Compare any two graphics cards:
GeForce 9800 GX2 vs Radeon HD 4870 512MB
IntroThe GeForce 9800 GX2 features a core clock speed of 600 MHz and a GDDR3 memory frequency of 1000 MHz. It also makes use of a 256-bit bus, and makes use of a 65 nm design. It is comprised of 128 SPUs, 64 Texture Address Units, and 16 ROPs.
Compare that to the Radeon HD 4870 512MB, which comes with core clock speeds of 750 MHz on the GPU, and 900 MHz on the 512 MB of GDDR5 memory. It features 800(160x5) SPUs along with 40 Texture Address Units and 16 Rasterization Operator Units.
Supreme Commander 2
GeForce 9800 GX2 wins
(Based entirely on the benchmarks listed above)
When combining all game benchmark scores on this page together, the GeForce 9800 GX2 wins overall, by 4 FPS. Please note that we do not have the results of every benchmark ever done for these cards, so the results may differ wildly in different games.
Power Usage and Theoretical Benchmarks
Power Consumption (Max TDP)
The GeForce 9800 GX2, in theory, should perform just a bit faster than the Radeon HD 4870 512MB in general. (explain)
Texel RateThe GeForce 9800 GX2 will be a lot (about 156%) faster with regards to anisotropic filtering than the Radeon HD 4870 512MB. (explain)
Pixel RateIf running with lots of anti-aliasing is important to you, then the GeForce 9800 GX2 is superior to the Radeon HD 4870 512MB, by far. (explain)
Please note that the above 'benchmarks' are all just theoretical - the results were calculated based on the card's specifications, and real-world performance may (and probably will) vary at least a bit.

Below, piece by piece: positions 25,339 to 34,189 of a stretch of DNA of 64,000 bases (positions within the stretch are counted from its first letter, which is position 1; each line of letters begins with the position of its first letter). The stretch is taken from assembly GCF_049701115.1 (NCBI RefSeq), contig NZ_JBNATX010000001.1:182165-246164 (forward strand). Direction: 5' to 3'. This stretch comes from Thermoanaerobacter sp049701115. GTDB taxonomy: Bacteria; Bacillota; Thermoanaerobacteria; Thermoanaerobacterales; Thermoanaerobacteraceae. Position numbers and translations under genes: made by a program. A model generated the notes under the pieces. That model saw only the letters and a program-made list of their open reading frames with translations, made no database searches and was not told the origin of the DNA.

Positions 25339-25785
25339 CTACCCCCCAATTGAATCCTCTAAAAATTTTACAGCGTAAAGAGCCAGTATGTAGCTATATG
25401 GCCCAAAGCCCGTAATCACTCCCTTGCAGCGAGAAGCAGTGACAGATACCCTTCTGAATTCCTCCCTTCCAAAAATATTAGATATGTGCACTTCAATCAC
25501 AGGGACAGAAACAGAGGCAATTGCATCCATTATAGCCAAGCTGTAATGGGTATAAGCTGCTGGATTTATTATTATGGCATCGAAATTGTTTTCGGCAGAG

One or more cards in this comparison are multi-core. This means that their bandwidth, texel and pixel rates are theoretically doubled - this does not mean the card will actually perform twice as fast, but only that it should in theory be able to. Actual game benchmarks will give a more accurate idea of what it's capable of.
Please note that the price comparisons are based on search keywords - sometimes it might show cards with very similar names that are not exactly the same as the one chosen in the comparison. We do try to filter out the wrong results as best we can, though.
Memory Bandwidth: Bandwidth is the largest amount of data (in units of megabytes per second) that can be transported past the external memory interface within a second. It is worked out by multiplying the bus width by the speed of its memory. If it uses DDR memory, it must be multiplied by 2 again. If DDR5, multiply by 4 instead. The better the card's memory bandwidth, the faster the card will be in general. It especially helps with AA, HDR and high resolutions.
Texel Rate: Texel rate is the maximum amount of texture map elements (texels) that can be processed per second. This number is worked out by multiplying the total number of texture units by the core clock speed of the chip. The higher the texel rate, the better the graphics card will be at handling texture filtering (anisotropic filtering - AF). It is measured in millions of texels applied in one second.
Pixel Rate: Pixel rate is the maximum number of pixels the video card can possibly record to the local memory in one second - measured in millions of pixels per second. The number is calculated by multiplying the amount of Raster Operations Pipelines by the clock speed of the card. ROPs (Raster Operations Pipelines - aka Render Output Units) are responsible for filling the screen with pixels (the image). The actual pixel rate also depends on quite a few other factors, especially the memory bandwidth of the card - the lower the bandwidth is, the lower the ability to reach the max fill rate.